Schaeuble: 'Don't see' bailouts

      German Finance Minister Wolfgang Schaeuble says the eurozone's problems are not solved, but "we are in a much better shape than we used to be some years ago."
    • IBIZA, SPAIN - AUGUST 21:  A man dives into the sea in Cala Salada beach on August 21, 2013 in Ibiza, Spain. The small island of Ibiza lies within the Balearics islands, off the coast of Spain. For many years Ibiza has had a reputation as a party destination. Each year thousands of young people gather to enjoy not only the hot weather and the beaches but also the array of clubs with international DJ's playing to vast audiences. Ibiza has also gained a reputation for drugs and concerns are now growing that the taking and trafficking of drugs is spiralling out of control.  (Photo by David Ramos/Getty Images)

      Spain keeps partying

      Summer could not have come soon enough for Lloret de Mar, a tourist resort north of Barcelona. Despite the country's troubles, it's partying.
    • The Euro logo is seen in front of the European Central bank ECB prior to the press conference following the meeting of the Governing Council in Frankfurt/Main, Germany, on April 4, 2013.

      OECD: Slow recovery for Europe

      The global recovery has two speeds: That of the stimulus-fed U.S. and that of the austerity-starved eurozone, according to a new report.
    • The flags of the countries which make up the European Union, outside the European Parliament in Strasbourg, France.

      Europe's new threat: Slow decay

      The "rich man's club" of Europe faces economic decay as it struggles to absorb Europe's "poor people", according to economic experts.
    • Packed beaches and Brit pubs? Not necessarily. Here's what drew travelers to one of Spain's most beautiful regions in the first place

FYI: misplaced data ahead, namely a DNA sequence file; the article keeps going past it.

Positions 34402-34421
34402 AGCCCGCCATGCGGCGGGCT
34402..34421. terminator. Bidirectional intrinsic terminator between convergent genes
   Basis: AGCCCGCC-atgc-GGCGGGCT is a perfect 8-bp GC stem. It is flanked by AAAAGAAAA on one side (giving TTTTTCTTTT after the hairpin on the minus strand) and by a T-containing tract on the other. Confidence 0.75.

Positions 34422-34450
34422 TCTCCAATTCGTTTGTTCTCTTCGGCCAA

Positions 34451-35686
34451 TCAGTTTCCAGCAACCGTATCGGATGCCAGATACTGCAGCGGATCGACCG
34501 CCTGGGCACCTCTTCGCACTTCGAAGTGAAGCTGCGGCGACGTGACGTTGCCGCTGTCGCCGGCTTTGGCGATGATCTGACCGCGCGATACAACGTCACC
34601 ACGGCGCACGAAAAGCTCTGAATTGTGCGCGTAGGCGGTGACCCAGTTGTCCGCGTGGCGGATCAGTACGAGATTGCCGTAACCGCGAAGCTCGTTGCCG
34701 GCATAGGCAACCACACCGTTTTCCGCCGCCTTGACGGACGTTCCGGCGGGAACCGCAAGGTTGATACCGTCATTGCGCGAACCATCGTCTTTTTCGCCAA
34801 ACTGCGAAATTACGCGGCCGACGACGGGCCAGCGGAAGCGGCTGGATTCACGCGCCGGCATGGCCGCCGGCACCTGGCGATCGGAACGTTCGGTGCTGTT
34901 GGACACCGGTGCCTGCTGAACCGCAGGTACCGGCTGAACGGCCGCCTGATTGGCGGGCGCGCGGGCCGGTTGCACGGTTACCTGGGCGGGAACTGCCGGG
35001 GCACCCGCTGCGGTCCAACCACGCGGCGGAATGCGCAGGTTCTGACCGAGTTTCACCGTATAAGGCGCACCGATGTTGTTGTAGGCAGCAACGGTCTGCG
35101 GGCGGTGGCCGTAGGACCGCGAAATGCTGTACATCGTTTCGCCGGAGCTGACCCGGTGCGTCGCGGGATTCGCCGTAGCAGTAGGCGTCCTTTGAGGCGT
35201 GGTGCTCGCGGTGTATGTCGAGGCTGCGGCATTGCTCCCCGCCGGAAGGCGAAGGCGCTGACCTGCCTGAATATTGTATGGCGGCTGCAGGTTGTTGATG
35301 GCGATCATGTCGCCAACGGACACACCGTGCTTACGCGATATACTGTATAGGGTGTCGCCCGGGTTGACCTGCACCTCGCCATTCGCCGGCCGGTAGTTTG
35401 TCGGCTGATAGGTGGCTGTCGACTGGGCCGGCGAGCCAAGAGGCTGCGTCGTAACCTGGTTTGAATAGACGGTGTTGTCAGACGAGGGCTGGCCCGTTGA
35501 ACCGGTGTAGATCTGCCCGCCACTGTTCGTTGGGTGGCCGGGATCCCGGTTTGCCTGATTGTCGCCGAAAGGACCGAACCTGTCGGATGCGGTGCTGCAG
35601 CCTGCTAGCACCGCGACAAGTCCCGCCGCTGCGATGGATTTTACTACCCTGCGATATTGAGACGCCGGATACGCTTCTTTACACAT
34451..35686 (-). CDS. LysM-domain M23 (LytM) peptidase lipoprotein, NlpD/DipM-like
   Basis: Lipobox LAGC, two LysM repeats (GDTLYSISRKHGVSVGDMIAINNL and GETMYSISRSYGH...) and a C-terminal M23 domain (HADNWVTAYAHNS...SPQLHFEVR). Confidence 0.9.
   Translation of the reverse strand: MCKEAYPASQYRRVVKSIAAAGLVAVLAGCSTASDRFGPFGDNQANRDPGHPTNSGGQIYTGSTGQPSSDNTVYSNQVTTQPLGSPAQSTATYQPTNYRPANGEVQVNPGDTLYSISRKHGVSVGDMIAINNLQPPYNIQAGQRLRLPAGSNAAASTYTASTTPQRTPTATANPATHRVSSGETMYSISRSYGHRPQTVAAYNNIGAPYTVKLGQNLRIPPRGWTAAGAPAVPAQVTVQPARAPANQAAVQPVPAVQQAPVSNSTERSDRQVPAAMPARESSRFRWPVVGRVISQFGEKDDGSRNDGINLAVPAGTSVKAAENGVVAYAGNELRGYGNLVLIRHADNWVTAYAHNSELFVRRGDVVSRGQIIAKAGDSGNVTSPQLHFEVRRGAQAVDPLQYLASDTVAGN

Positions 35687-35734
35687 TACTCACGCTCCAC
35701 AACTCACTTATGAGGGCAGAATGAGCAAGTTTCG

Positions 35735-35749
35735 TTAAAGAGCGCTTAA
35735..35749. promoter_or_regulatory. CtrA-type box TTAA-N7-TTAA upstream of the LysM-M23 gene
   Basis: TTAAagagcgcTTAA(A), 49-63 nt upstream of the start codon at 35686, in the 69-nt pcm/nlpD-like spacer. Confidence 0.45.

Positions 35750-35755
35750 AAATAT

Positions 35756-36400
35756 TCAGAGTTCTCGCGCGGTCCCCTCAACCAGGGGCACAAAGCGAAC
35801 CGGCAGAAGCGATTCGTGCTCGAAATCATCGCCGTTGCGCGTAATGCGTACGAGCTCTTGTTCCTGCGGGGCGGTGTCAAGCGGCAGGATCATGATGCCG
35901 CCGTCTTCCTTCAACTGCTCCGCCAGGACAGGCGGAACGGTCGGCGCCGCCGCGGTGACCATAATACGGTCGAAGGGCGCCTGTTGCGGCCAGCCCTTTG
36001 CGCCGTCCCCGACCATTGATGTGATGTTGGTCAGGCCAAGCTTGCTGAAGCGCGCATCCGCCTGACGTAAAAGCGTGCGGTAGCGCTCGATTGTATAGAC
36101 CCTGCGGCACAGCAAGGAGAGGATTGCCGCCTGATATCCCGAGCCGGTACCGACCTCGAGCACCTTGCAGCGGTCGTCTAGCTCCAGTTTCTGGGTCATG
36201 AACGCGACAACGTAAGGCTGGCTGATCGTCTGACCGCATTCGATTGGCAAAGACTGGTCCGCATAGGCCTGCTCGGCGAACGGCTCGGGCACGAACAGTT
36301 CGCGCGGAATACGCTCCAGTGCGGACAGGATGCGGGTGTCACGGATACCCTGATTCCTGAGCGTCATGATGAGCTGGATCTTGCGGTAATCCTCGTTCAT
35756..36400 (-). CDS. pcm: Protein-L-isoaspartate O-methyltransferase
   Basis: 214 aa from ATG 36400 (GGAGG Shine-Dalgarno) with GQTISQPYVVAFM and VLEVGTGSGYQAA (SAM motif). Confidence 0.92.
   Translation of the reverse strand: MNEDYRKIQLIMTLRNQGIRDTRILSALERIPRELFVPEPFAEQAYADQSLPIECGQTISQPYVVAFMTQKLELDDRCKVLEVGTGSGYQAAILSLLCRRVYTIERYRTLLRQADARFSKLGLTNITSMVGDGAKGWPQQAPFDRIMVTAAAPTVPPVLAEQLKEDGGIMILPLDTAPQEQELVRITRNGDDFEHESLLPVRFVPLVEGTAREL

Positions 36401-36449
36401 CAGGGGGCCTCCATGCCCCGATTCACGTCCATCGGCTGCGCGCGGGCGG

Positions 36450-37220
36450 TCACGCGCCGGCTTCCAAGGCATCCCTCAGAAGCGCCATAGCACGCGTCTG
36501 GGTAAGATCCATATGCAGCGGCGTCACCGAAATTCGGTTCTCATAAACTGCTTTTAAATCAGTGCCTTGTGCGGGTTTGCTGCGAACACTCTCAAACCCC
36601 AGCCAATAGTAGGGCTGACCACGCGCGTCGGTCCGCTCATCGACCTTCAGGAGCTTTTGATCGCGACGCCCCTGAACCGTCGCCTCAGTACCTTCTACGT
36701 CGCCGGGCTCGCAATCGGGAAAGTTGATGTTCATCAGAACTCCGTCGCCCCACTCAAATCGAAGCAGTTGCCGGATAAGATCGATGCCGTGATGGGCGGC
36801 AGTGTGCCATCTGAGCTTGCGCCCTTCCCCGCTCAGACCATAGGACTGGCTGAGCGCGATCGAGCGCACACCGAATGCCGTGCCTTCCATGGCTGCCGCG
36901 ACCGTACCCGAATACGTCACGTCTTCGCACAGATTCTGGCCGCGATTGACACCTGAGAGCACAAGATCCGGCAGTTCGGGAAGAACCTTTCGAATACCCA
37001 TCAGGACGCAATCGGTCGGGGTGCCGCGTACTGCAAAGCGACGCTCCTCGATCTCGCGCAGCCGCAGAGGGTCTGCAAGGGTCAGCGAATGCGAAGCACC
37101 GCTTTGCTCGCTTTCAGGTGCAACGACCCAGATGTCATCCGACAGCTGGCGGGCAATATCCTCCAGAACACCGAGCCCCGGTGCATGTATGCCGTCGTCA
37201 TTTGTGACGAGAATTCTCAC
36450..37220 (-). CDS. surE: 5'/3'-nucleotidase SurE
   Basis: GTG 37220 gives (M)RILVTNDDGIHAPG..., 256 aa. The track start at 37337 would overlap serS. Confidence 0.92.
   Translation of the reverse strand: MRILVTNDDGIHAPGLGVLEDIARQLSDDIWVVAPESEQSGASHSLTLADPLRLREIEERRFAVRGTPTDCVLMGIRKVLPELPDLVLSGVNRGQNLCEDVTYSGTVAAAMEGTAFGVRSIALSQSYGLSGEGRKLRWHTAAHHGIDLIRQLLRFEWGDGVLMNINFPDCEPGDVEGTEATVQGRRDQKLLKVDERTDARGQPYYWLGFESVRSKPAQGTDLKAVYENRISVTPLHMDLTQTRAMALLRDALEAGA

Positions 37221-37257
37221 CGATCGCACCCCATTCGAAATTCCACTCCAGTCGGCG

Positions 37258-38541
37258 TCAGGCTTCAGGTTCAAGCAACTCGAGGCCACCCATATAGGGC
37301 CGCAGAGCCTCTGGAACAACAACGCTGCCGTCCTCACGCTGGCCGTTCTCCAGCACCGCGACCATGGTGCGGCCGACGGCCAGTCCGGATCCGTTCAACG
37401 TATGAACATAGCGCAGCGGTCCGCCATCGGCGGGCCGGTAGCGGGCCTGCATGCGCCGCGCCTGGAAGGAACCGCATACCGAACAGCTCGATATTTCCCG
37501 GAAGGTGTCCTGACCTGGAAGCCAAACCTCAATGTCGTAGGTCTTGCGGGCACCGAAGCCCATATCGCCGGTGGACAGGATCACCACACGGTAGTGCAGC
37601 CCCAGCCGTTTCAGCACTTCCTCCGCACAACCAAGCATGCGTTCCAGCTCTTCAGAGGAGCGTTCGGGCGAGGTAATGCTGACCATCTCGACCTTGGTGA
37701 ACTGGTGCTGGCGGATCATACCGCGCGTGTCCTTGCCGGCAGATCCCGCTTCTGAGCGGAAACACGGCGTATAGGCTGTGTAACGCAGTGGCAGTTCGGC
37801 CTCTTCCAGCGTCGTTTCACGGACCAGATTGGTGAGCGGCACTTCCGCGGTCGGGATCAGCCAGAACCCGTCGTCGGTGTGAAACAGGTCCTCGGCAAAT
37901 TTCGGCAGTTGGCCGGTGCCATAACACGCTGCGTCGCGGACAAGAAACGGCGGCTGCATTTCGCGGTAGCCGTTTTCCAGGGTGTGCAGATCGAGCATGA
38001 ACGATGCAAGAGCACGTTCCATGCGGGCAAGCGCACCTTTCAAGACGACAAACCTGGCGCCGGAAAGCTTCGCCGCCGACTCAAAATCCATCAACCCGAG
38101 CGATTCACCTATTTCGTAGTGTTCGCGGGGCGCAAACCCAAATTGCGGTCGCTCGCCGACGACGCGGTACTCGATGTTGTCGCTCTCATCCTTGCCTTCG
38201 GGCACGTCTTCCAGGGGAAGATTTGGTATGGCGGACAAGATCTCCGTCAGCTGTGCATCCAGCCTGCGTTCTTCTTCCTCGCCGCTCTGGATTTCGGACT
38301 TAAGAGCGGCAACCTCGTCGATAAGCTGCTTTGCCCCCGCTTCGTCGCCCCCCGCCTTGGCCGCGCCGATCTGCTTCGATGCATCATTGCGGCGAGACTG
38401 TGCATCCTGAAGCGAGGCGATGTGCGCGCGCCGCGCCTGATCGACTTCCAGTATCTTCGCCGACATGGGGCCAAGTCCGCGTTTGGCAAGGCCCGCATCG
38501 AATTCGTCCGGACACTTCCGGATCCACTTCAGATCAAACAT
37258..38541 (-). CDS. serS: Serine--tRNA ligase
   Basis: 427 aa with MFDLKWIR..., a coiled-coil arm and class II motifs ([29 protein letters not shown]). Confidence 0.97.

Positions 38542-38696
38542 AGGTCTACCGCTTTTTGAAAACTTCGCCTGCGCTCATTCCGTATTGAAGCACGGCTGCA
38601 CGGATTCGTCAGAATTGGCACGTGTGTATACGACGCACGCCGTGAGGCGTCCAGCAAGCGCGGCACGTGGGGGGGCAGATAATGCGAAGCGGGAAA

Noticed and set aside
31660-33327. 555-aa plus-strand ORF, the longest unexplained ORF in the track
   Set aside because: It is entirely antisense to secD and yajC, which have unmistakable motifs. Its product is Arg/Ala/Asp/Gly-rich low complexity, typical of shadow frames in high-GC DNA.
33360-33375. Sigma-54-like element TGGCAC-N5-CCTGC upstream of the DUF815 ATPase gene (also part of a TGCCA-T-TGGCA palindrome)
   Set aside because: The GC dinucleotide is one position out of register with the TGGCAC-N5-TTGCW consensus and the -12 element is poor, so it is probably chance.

Spain aims for big tourist summer

      Spain's economic crisis is in its sixth straight year yet tourism, worth 11% of GDP, is holding its own, one of the few bright spots on a bleak horizon.
    • Photographer TTeixeira captured these images from a May Day protest in Porto, Portugal, Wednesday by demonstrators angered by economic austerity measures. "People protested with great order, but showed discontent against the government who they blame for this economic crisis," she said. "They want the government to resign and the Troika [European Commission, International Monetary Fund and European Central Bank] out of this country."

      May Day protesters flood Europe

      As European financial markets close for the spring celebration of May Day, protesters across Europe and beyond have taken to the streets to demonstrate.
    • Croatian Prime Minister Zoran Milanovic delivers a speech in Mostar, on April 9, 2013. Prime Ministers from Bosnia's neighboring countries arrived in Bosnia with their delegations to attend the opening ceremony of "Mostar 2013 Trade Fair".

      Croatia PM: We need Italy to recover

      As Croatia prepares to enter the 27-nation European Union, the country's Prime Minister says Italy must return to being the "powerhouse of Europe."
    • Anti-eviction activists and members of the Platform for Mortgage Victims (PAH) take part in a protest against the government's eviction laws in front of the Popular Party (PP) headquarters in Mallorca on April 23, 2013.

      Spain's unemployment hits record

      Spain's unemployment rate rose to a record high of 27.2% in the first quarter of 2013, the Spanish National Institute of Statistics said Thursday.
    • People protest against the Spanish laws on house evictions outside the Spanish parliament on February 12, 2013 in Madrid, Spain.

      Welcome to Madrid: City of protests

      Spain has seen hundreds of protests since the "Indignados" movement erupted in 2011, marches and sit-ins are now common sights in the capital.